TROPICAL STORM FORMATION: MONITORING GOMEX
ALL forecasts contained on this site, are based on my analysis and knowledge of various forecast tools, including information contained in NHC products, and are not copies from any other entity.
*NOTE: In the TROPICAL STORM FORMATION line above, probabilities are for during the next 5 day period. My personal probability will be listed as either NONE, MONITORING or PROBABLE. This does not necessarily mean something will develop, but that certain forecast conditions are likely to be present, for development. Once NHC products become available, then the appropriate probability and percentage will be used.
Please refer to the link for the Storm Prediction Center in the box at the top of the page, just below the Hurricane Hunter graphics.
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Current Storm Total for 2015:
TOTAL STORMS: 10
INTENSE HURRICANES: 2
U.S. LANDFALLS: 2
StormW’s Seasonal Forecast:
TOTAL STORMS: 8
INTENSE HURRICANES: 1
Good day everyone!
First, I’d like to begin with asking for you to pray for residents in Mexico, in the path of Major Hurricane PATRICIA. Patricia became the strongest hurricane recorded for the EPAC and Atlantic basins this morning, with maximum sustained winds of 200 mph, with higher gusts. Excerpt from the NHC Forecast Discussion at 11:00 a.m. EDT:
Some fluctuations in strength are possible before landfall, but it is expected that Patricia will make landfall as a Category 5 hurricane in southwestern Mexico in less than 12 hours.
PATRICIA is forecast to continue moving toward the north, briefly, and should begin to turn toward the NNE, and continue this motion until dissipated.
Based on analysis of the global models this morning, the remnants of PATRICIA are forecast to exit either just along the coastline of Texas, or slightly offshore, and move along or near the Gulf coast toward the ENE from the central Texas coast, to southern LA during the next 96-120 hours. Models are pretty much in agreement with this scenario. The CMC GGEM is the strongest with the system, at 999 mb. However, given the forecast proximity to the coast, and the premise that upper level winds will not really be conducive for tropical development, I have to consider the CMC the outlier right now. However, given these factors, the forecast low should remain sub or non tropical, in which case, some instances of wind shear could aid in it’s overall strength. At the moment, based on analysis of various models, mainly the 10M wind forecast from the GFS, and the 850mb winds forecast from the ECMWF (with wind reduction to the surface calculated in), areas along the immediate coastal areas mentioned may very well experience sustained winds of 35-45 mph.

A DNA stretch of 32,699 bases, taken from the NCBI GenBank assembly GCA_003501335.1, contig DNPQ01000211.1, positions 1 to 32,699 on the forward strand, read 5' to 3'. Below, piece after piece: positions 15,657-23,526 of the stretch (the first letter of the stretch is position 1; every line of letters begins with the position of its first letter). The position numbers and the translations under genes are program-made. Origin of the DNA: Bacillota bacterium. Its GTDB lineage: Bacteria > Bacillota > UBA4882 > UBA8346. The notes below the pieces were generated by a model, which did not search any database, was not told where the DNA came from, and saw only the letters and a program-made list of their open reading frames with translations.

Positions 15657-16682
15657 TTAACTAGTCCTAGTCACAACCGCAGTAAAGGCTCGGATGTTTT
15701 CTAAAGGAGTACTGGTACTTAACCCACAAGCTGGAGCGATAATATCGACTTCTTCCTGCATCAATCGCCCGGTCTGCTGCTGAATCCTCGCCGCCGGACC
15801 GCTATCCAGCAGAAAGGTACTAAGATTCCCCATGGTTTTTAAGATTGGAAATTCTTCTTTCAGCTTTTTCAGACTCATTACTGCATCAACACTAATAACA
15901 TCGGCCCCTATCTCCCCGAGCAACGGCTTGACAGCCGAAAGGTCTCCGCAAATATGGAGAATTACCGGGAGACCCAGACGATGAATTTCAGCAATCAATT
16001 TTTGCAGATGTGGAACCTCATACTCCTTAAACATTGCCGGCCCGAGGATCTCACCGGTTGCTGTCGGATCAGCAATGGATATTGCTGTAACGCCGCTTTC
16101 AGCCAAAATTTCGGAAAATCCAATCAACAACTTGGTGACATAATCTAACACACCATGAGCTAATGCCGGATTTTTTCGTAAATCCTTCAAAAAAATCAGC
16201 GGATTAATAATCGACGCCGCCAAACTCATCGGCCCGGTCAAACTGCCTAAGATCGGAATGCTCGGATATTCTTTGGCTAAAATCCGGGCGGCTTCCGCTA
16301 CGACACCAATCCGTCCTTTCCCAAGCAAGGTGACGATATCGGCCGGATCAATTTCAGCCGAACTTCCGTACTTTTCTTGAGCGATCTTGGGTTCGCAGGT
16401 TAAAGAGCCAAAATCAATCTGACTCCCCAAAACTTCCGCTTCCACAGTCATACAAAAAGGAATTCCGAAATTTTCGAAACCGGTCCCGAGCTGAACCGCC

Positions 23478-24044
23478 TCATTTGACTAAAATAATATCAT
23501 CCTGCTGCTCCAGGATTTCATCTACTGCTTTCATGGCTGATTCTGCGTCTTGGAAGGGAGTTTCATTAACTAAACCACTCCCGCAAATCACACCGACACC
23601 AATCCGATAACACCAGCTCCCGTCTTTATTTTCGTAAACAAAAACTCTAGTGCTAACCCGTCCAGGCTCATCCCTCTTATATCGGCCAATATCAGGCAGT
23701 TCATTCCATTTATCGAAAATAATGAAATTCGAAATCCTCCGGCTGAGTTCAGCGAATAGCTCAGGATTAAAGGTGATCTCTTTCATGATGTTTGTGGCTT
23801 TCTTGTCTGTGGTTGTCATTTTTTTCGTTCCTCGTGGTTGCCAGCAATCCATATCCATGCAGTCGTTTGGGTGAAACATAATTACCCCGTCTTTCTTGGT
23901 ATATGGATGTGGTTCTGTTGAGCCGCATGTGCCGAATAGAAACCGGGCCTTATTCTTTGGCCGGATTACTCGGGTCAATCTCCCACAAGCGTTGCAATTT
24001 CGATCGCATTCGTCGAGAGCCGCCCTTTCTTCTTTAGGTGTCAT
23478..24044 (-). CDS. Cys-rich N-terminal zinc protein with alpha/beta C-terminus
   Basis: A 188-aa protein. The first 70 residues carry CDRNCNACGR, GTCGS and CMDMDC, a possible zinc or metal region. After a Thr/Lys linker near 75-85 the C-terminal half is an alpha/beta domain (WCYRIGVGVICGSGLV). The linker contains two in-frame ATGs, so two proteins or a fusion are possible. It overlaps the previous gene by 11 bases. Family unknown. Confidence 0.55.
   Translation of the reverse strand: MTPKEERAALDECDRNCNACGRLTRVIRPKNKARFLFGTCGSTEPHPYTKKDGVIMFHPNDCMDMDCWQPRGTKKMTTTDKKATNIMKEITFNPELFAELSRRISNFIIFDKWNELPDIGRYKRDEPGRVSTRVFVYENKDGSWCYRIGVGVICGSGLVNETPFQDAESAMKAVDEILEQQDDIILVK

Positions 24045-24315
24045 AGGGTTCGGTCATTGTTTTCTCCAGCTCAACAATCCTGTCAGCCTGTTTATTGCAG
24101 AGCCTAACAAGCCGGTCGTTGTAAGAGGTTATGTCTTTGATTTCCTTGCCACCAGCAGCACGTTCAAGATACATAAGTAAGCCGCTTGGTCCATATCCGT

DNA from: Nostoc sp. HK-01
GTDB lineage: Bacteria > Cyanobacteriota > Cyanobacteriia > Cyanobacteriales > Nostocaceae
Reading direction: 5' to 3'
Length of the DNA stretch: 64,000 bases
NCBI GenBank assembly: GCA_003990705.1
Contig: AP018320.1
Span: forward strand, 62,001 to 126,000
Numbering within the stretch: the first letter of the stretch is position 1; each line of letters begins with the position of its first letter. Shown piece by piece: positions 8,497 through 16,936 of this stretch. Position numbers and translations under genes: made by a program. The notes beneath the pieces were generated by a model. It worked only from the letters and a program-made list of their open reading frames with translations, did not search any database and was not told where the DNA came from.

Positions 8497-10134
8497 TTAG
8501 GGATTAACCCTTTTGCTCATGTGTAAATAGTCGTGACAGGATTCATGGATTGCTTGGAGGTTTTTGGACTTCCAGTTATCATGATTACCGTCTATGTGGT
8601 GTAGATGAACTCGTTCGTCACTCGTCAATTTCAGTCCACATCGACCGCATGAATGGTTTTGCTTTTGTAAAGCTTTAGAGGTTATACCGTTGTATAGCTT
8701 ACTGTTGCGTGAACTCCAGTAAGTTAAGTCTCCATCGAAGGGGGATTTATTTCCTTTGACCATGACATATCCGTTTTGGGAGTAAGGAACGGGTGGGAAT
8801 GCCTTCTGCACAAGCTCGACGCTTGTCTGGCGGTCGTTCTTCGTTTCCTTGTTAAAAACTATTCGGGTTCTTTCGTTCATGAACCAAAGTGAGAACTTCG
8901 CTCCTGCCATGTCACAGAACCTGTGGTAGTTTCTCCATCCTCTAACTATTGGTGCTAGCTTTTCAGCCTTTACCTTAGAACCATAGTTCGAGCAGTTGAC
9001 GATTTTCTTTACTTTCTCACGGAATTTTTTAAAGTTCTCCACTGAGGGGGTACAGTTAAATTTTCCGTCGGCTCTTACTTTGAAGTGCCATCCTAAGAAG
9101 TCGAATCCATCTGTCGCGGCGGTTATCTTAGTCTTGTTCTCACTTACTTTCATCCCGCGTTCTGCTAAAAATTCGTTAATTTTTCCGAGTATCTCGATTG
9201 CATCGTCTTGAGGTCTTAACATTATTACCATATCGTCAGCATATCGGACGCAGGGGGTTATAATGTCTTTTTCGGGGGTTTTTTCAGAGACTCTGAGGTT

GFS SURFACE WIND FORECAST
ECMWF 850 MB WIND FORECAST
Given the southeasterly fetch, this will most likely induce coastal flooding along the TX/LA coasts, along with beach erosion. Current projected wave heights as of this morning were 7-10ft near the coast, and 14-18ft just offshore. Residents along the area are urged to stay away from beaches and off the water due to the high probability of rip currents, in addition to coastal flooding.
NOAA WAVE WATCH / STORMSURF WAVE MODELS (LOOP)
In addition to coastal flooding, inland flooding may also occur, as some areas are forecast to receive in excess of 5-10 inches of rainfall over portions of Texas, and in excess of 3-6 inches over portions of Louisiana during the next 72-96 hours. Even though this may be non tropical or sub-tropical in nature, the probability still exists that an isolated tornado event could occur.
The following maps are projected rainfall amounts for 72 hours, 120 hours, and 7 days:
Based on analysis of the global models, I currently believe the heaviest of the weather should be confined to TX and LA. Some rain will most likely extend eastward later in the time period, but should not be anywhere near what TX and LA will receive.
When and if development occurs, I will have a much better idea on what the extent eastward of the system may be.
I urge residents of the areas that may be affected to monitor NOAA Weather Radio, and local NWS Statements and advisories. The following graphics are linked to their respective sites, please click on them for up to date information, as the graphics do not update automatically.
I will most likely not be able to update again until sometime Sunday afternoon…so PLEASE, use the tools I have provided.
Have a blessed day!
T. F. “STORM” WALSH III
GMCS, USCG (ret)
METEOROLOGIST / HURRICANE SPECIALIST /SEVERE WEATHER SPECIALIST
MEMBER WEST CENTRAL FLORIDA AMS